The two-day Forum saw around 200 attendees from Europe and many other parts of the world. Amongst them were IOC Executive Board (EB) member Prince Feisal Al Hussein and IOC Members Princess Nora of Liechtenstein, Lydia Nsekera, Marisol Casado, Sari Essayah and Emma Terho.
During his stay in Finland, the IOC President was welcomed by the Finnish Prime Minister, Antti Rinne. In their meeting, the IOC President thanked the Prime Minister for his government’s support for the European Council conclusion on “combatting corruption in sport” and on “safeguarding children in sport”. These conclusions will be adopted at the Sports Ministers’ Council meeting on 21 November 2019 under the Finnish EU Presidency.
Both leaders also discussed the European sports model, which is under threat. It is based on the two important pillars of values-driven organisations and volunteers. The Prime Minister expressed his support for the values-based model.
The IOC President was accompanied by the two IOC Members in Finland, Sari Essayah and Emma Terho, as well as Finnish NOC President Timo Ritakallio and Secretary General Mikko Salonen.
The New Leaders Forum marked the end of a training period for 30 Young Leaders, women and men from across Europe who went through a leadership programme and were mentored by current sports leaders. This programme is a legacy project of Birgitta Kervinen, the 2017 IOC Women and Sport World Trophy winner. In a symbolic gesture, the programme participants passed on a baton to the IOC President, thanking him for his thought leadership and inspiration in the field of gender equality.
When speaking to the Young Leaders and the Forum attendees, Bach pointed out the achievements of the IOC on and off the field of play in its aim to achieve gender equality: “When the Olympic Games Tokyo 2020 get underway, we will have also achieved gender balance at the Olympic Games, with the highest-ever representation of female athletes in Olympic history at close to 49 per cent.” He further noted how the IOC has also modified the Olympic competition schedule to balance the visibility of men’s and women’s events on the programme.
At the Youth Olympic Games Buenos Aires 2018 and the upcoming Winter Youth Olympic Games Lausanne 2020, there was and will be complete gender equality, with exactly the same number of male and female athletes competing in the same number of sports and events. “Gender equality at the Olympic Games sends a strong signal to all sports organisations around the world”, the IOC President explained.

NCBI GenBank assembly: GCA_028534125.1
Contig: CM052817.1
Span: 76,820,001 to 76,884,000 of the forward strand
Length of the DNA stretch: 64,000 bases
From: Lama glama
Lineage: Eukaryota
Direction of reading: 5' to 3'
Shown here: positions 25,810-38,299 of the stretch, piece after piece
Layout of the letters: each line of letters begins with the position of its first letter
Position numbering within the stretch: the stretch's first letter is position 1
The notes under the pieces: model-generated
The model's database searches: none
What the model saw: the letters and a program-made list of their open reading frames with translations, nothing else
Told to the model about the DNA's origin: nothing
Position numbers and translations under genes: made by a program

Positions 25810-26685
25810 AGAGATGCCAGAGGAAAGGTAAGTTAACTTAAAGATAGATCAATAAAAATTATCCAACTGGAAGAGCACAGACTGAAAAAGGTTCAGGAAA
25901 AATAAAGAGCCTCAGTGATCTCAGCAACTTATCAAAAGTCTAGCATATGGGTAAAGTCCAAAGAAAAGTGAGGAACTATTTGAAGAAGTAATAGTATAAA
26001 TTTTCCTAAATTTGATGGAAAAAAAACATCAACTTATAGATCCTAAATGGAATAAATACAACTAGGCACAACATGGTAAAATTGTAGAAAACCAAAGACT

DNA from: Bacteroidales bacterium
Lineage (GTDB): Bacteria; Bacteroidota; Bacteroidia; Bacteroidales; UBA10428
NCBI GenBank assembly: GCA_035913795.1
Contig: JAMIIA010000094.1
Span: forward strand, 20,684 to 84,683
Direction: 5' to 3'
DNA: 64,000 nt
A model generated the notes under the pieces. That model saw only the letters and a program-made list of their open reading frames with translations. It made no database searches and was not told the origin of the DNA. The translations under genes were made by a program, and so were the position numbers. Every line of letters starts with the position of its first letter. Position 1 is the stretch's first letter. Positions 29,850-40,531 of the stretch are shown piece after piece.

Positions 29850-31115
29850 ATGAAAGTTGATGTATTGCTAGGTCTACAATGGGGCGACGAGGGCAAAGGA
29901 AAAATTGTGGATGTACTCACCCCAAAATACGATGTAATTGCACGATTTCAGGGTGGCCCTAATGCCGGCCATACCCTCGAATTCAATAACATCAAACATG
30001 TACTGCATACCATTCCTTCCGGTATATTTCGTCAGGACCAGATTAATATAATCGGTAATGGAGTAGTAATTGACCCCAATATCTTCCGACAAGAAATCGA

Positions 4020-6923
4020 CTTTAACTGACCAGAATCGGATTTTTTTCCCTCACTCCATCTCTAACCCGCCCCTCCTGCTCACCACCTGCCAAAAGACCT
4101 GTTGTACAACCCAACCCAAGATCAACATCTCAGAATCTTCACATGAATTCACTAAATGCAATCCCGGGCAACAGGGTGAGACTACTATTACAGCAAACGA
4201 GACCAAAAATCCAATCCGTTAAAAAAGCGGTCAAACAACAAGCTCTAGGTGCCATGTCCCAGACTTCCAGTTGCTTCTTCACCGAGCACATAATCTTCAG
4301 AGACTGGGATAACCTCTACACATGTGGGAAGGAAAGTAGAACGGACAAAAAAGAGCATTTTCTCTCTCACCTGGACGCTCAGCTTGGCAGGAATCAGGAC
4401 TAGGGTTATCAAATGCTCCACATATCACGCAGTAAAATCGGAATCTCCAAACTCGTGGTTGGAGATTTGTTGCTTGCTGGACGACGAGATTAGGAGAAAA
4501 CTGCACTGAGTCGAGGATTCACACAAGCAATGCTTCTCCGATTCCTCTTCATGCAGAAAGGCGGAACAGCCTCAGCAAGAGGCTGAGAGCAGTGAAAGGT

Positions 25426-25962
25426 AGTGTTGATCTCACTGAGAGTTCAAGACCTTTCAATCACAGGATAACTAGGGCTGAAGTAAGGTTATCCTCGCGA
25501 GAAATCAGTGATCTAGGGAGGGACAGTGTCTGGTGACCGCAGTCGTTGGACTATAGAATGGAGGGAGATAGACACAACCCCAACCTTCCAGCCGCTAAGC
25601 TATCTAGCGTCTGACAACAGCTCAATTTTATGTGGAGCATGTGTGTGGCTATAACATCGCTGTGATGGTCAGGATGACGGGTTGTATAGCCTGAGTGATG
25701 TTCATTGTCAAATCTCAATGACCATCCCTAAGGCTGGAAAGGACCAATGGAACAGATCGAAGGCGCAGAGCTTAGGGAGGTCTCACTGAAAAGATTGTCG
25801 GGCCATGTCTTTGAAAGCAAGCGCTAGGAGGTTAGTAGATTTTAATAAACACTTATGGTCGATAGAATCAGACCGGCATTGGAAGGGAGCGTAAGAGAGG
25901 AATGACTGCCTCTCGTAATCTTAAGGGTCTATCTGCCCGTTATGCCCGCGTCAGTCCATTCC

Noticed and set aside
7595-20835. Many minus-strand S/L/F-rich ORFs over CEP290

He went on to say how the IOC is changing its leadership landscape: “Off the field of play, we are also putting our commitment into action. Today we have a historic high of over 45 per cent female members on IOC Commissions. Since 2013, as a result of Olympic Agenda 2020, female participation in the IOC Commissions has more than doubled. The number of female IOC Members is currently at 35 per cent of the total membership, up from 21 per cent at the start of my presidency.”
The IOC is also giving the young generation a voice. A growing number of IOC Young Leaders, a group of inspiring young people from around the world who are using sport for positive change in their communities, have been appointed to the IOC Commissions to bridge the generation gap in the leadership. The IOC President explained: “As you know from your New Leaders initiative, it is crucial to give young people a voice if you want to stay relevant in today’s society. By empowering tomorrow’s leaders, young leaders just like you, we give them the opportunity to shape their and our future.”
The IOC President thanked the many International Federations and NOCs which have been working on this topic and implementing the IOC Gender Equality Recommendations, and he encouraged everyone not to become complacent but to be ambitious: “Yes, we have made progress. But there is still a long way to go. When the IOC conducted a survey for NOCs on gender equality this summer, we found that over 50 per cent of the European NOCs were actively engaged in promoting gender equality. Another 30 per cent wanted advice on how to promote women and advance gender equality. While on the one hand it is encouraging to see that, for more than half of the European NOCs gender equality is a priority, we must also on the other hand recognise that there is still a significant number of NOCs where this is not the case.”
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